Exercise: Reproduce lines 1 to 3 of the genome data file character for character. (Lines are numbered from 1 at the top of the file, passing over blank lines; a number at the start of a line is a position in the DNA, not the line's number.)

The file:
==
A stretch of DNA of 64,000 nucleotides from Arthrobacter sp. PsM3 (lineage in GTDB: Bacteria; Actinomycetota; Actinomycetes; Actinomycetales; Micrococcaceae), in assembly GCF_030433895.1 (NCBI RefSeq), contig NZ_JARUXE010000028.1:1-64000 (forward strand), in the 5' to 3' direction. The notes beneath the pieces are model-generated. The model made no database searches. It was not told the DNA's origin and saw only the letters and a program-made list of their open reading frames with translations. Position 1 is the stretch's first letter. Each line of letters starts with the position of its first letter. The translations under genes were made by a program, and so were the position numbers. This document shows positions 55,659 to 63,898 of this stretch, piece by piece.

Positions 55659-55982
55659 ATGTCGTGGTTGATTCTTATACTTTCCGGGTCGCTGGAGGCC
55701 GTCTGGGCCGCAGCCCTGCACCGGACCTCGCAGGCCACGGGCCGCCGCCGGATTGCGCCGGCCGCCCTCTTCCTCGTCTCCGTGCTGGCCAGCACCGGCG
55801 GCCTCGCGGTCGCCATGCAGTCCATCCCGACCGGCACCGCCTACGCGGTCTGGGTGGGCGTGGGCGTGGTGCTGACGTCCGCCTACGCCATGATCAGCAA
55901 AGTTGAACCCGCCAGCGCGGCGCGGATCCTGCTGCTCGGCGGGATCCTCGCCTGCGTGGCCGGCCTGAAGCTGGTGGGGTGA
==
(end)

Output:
A stretch of DNA of 64,000 nucleotides from Arthrobacter sp. PsM3 (lineage in GTDB: Bacteria; Actinomycetota; Actinomycetes; Actinomycetales; Micrococcaceae), in assembly GCF_030433895.1 (NCBI RefSeq), contig NZ_JARUXE010000028.1:1-64000 (forward strand), in the 5' to 3' direction. The notes beneath the pieces are model-generated. The model made no database searches. It was not told the DNA's origin and saw only the letters and a program-made list of their open reading frames with translations. Position 1 is the stretch's first letter. Each line of letters starts with the position of its first letter. The translations under genes were made by a program, and so were the position numbers. This document shows positions 55,659 to 63,898 of this stretch, piece by piece.

Positions 55659-55982
55659 ATGTCGTGGTTGATTCTTATACTTTCCGGGTCGCTGGAGGCC